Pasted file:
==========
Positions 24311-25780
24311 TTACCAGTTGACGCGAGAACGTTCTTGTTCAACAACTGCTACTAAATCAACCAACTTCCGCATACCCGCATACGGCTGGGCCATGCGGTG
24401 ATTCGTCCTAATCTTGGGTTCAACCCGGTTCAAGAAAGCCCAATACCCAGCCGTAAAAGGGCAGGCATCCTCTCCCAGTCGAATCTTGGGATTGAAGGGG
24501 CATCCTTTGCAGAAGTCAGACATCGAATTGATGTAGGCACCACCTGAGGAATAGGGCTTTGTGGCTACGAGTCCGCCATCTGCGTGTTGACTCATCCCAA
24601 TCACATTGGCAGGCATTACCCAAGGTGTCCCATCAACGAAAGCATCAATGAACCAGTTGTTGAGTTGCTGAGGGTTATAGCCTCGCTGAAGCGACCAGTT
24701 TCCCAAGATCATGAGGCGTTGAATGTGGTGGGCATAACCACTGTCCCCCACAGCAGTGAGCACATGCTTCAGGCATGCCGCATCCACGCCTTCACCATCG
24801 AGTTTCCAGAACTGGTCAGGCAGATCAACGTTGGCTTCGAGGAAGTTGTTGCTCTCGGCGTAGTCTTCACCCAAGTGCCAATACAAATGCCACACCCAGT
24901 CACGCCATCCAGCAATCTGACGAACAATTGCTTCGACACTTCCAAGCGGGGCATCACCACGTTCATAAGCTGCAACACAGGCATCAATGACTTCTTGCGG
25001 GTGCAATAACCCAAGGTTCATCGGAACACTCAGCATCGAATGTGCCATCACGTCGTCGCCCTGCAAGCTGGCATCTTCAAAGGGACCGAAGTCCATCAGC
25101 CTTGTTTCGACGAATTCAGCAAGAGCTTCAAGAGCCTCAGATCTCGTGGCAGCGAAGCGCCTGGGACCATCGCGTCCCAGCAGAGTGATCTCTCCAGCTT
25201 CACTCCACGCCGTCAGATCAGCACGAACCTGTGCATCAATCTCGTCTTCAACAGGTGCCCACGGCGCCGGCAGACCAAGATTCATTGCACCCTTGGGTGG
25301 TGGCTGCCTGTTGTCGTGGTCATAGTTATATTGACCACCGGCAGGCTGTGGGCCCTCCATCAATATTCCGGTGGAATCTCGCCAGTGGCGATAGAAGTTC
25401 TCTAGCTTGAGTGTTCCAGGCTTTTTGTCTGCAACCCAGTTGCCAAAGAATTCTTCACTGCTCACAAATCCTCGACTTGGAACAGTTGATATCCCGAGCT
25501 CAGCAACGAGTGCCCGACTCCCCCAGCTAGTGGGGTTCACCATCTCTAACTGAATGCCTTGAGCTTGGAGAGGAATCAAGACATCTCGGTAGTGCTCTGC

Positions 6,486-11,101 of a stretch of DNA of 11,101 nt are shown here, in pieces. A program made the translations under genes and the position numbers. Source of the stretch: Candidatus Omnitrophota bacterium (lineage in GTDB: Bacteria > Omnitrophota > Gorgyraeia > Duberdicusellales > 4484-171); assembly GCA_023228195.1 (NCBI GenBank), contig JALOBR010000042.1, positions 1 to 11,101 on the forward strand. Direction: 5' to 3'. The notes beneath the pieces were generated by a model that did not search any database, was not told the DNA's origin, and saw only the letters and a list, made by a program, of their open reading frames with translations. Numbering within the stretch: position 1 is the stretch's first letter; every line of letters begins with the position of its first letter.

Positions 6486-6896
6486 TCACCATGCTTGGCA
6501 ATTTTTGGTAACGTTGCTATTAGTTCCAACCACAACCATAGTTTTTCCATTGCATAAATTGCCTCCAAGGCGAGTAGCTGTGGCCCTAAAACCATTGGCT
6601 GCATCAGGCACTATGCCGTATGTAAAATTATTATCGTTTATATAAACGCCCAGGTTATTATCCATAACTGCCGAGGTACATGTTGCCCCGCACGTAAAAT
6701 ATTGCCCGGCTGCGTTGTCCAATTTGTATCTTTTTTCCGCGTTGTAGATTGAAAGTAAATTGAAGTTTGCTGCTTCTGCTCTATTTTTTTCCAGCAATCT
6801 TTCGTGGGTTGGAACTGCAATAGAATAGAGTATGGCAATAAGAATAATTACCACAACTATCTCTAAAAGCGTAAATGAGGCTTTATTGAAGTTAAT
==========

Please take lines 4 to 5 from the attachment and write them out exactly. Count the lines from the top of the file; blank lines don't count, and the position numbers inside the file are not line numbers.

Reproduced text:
24501 CATCCTTTGCAGAAGTCAGACATCGAATTGATGTAGGCACCACCTGAGGAATAGGGCTTTGTGGCTACGAGTCCGCCATCTGCGTGTTGACTCATCCCAA
24601 TCACATTGGCAGGCATTACCCAAGGTGTCCCATCAACGAAAGCATCAATGAACCAGTTGTTGAGTTGCTGAGGGTTATAGCCTCGCTGAAGCGACCAGTT